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Renal Ultrasound Useful After Pediatric Urinary Infection

Imaging can reveal abnormal kidney size and other findings that require further investigation

WEDNESDAY, March 26 (HealthDay News) -- In children under age 5 with a first febrile urinary tract infection, renal ultrasonography should be routinely performed, according to research published in the March issue of Urology.

Yong-Kwei Tsau, M.D., of National Taiwan University Hospital in Taipei, and colleagues analyzed imaging results from renal ultrasound, computed tomography and voiding cystourethrography conducted in 390 pediatric patients.

The researchers found that 112 (28.7 percent) of the subjects had abnormal renal ultrasound findings. Compared to children with normal renal ultrasound findings, those with abnormal renal ultrasound findings of nephromegaly, small kidney, intermittent hydronephrosis or a double collecting system were significantly more likely to have higher incidences of vesicoureteral reflux, including high-grade vesicoureteral reflux, they report.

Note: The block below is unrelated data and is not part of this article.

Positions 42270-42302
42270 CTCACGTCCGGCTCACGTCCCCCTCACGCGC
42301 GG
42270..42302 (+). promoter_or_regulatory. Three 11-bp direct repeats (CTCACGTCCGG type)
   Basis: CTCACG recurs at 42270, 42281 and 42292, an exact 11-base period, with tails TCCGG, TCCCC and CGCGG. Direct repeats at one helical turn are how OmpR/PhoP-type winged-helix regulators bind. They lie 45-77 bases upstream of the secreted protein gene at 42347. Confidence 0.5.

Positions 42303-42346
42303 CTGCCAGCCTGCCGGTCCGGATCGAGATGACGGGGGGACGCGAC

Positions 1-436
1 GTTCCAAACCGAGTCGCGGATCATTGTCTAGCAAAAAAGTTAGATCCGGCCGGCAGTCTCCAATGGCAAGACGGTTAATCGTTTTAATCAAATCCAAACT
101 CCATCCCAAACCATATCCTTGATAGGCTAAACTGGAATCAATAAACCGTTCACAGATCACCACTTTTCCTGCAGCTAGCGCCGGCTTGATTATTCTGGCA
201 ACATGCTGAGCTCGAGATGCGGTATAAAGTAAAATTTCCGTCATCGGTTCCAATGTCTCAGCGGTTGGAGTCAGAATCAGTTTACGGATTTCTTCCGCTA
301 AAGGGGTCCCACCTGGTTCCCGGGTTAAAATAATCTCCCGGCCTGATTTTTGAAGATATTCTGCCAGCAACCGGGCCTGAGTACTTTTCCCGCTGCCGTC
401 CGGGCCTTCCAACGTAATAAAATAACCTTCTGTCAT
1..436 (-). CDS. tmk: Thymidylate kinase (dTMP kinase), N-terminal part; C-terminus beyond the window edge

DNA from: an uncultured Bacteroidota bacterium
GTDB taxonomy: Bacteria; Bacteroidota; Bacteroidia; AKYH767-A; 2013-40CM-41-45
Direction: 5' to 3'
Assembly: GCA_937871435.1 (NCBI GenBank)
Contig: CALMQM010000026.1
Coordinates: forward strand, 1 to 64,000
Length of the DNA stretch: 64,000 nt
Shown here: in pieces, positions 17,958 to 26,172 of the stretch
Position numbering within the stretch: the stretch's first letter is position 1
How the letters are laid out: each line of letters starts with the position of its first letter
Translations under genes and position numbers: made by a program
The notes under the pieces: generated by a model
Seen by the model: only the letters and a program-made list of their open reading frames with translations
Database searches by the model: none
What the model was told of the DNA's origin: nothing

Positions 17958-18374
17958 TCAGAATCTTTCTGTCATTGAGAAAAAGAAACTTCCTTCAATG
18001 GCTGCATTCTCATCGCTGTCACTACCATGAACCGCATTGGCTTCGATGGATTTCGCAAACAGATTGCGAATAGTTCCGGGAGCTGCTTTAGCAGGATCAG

"Abnormal renal ultrasound findings, especially specific hydronephrosis and abnormal kidney size, are worth the extra time to disclose them, because they indicate a greater probability of vesicoureteral reflux, and even high-grade vesicoureteral reflux," the authors conclude. "Under these conditions, health care providers and families will have better information to determine whether voiding cystourethrography is needed, because it is still an invasive study resulting in radiation exposure."

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